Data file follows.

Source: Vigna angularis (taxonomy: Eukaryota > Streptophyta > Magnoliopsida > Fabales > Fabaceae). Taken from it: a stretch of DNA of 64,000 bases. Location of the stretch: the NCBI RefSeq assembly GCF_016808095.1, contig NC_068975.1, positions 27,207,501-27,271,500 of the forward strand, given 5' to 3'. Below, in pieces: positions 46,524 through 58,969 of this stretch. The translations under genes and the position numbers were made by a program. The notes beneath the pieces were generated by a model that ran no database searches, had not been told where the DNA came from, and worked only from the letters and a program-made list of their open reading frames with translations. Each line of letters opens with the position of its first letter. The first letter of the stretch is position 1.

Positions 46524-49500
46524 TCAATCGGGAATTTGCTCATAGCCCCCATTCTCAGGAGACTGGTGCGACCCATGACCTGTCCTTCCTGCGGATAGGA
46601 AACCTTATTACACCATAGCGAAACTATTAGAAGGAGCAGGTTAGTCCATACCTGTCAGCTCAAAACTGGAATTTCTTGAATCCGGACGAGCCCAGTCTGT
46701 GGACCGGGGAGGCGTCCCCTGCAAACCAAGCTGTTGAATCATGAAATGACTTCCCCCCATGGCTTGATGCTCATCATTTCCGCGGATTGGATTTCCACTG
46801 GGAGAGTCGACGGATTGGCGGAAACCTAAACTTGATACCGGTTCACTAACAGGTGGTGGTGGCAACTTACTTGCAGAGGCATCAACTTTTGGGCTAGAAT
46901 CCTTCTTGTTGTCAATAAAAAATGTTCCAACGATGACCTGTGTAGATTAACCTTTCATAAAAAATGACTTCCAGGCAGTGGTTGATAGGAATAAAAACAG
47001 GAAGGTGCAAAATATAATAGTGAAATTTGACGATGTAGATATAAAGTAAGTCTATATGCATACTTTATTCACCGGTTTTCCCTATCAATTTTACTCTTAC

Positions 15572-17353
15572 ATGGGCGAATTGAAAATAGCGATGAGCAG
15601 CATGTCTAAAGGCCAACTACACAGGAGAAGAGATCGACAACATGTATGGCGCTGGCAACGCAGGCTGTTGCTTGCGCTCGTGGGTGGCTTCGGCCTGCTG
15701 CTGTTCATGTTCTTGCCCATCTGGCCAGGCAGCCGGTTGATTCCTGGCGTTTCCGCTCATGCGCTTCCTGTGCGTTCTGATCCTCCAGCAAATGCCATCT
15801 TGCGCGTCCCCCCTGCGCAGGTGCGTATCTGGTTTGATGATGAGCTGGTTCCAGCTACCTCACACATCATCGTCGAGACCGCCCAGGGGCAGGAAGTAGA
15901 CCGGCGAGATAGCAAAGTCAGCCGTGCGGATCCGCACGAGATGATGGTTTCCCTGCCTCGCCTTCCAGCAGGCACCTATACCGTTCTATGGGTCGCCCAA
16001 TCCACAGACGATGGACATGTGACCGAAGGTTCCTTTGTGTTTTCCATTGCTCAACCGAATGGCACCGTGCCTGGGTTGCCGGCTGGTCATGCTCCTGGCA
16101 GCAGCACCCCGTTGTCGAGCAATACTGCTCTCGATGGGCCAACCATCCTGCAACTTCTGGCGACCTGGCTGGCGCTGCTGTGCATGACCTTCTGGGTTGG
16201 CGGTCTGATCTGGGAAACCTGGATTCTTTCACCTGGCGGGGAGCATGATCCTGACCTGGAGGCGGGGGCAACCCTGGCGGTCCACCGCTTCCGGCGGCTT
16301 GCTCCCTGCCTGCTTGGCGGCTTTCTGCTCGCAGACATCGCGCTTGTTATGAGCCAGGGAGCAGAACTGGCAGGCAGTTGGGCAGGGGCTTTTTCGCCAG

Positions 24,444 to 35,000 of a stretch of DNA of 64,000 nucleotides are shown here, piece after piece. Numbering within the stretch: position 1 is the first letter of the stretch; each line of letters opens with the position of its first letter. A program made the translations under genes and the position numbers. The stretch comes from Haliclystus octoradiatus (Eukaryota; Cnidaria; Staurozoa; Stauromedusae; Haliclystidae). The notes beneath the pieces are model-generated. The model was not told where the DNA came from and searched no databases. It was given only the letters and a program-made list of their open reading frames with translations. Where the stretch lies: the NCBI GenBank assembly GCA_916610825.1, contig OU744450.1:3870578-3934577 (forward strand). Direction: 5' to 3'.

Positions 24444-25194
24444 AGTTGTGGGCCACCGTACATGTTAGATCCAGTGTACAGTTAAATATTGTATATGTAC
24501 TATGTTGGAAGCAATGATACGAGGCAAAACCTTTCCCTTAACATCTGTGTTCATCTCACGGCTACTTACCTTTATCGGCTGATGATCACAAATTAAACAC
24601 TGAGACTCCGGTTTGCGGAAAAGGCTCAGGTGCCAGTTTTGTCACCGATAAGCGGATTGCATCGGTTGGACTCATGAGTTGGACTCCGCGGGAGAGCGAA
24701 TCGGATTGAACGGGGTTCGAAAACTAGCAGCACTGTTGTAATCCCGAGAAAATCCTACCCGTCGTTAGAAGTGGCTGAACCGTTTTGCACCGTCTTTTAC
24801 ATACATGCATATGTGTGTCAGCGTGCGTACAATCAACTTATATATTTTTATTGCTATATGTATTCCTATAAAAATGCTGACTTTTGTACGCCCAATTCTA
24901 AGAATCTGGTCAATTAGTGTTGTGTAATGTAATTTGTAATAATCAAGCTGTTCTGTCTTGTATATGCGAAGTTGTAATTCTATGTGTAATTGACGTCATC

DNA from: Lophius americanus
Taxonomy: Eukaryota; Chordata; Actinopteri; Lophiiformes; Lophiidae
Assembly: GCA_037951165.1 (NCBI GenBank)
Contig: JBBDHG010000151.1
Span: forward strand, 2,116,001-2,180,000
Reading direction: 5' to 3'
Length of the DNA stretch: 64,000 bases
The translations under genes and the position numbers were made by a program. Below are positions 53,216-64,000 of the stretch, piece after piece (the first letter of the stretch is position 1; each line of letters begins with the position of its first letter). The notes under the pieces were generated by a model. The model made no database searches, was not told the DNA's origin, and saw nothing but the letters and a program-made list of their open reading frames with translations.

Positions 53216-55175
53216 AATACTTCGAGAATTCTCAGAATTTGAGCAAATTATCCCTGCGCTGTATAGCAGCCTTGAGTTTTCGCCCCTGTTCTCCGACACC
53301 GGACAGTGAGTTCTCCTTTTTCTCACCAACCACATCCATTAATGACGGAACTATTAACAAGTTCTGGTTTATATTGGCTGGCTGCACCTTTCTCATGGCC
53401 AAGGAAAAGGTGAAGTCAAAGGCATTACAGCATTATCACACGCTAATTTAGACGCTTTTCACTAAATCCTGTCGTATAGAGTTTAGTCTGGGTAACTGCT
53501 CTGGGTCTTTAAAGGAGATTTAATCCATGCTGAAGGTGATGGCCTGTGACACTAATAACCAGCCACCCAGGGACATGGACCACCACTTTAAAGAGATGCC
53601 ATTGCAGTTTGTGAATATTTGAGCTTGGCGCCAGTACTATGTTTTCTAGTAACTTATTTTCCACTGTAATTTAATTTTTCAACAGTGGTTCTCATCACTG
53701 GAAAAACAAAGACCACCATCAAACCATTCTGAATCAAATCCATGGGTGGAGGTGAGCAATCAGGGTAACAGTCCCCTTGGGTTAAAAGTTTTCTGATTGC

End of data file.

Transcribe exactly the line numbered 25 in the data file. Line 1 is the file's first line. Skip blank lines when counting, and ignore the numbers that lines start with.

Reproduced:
24801 ATACATGCATATGTGTGTCAGCGTGCGTACAATCAACTTATATATTTTTATTGCTATATGTATTCCTATAAAAATGCTGACTTTTGTACGCCCAATTCTA